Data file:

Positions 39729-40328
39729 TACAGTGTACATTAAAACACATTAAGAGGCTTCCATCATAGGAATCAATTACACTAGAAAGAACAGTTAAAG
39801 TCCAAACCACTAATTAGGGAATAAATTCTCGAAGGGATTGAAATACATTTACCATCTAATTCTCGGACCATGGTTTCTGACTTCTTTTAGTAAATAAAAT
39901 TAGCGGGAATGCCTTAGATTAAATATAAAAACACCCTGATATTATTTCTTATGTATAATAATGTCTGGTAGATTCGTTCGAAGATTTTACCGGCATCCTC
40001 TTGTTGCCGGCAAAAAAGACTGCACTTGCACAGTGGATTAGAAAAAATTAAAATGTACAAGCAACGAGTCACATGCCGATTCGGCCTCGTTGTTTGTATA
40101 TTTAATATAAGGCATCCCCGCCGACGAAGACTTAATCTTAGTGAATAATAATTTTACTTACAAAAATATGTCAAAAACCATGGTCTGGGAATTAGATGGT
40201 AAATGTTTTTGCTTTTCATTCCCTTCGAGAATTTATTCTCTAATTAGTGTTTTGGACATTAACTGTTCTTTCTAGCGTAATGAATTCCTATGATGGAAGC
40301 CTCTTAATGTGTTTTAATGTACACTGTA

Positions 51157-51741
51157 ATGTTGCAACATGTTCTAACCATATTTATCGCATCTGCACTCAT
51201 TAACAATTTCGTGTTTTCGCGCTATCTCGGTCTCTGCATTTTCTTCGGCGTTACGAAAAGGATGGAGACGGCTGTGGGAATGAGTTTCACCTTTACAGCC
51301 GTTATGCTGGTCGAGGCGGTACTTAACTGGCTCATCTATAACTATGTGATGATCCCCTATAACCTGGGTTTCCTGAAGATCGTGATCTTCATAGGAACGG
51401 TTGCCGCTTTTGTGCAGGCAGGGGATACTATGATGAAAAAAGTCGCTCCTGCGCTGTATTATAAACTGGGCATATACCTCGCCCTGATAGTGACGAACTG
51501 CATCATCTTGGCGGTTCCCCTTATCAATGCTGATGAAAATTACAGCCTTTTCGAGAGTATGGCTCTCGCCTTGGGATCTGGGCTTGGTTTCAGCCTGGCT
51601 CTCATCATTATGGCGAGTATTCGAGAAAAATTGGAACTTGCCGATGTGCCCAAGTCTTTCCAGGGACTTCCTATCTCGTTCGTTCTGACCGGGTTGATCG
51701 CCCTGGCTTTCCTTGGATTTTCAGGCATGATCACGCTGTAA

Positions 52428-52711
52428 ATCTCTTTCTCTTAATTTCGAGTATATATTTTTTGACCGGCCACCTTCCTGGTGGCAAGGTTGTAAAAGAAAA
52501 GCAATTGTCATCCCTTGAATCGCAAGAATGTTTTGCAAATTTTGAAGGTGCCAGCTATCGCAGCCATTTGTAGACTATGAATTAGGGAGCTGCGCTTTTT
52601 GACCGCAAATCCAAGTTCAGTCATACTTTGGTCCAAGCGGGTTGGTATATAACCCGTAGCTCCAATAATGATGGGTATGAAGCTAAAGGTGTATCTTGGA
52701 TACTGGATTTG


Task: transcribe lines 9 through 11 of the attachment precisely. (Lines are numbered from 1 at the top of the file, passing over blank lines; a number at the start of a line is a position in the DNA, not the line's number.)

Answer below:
Positions 51157-51741
51157 ATGTTGCAACATGTTCTAACCATATTTATCGCATCTGCACTCAT
51201 TAACAATTTCGTGTTTTCGCGCTATCTCGGTCTCTGCATTTTCTTCGGCGTTACGAAAAGGATGGAGACGGCTGTGGGAATGAGTTTCACCTTTACAGCC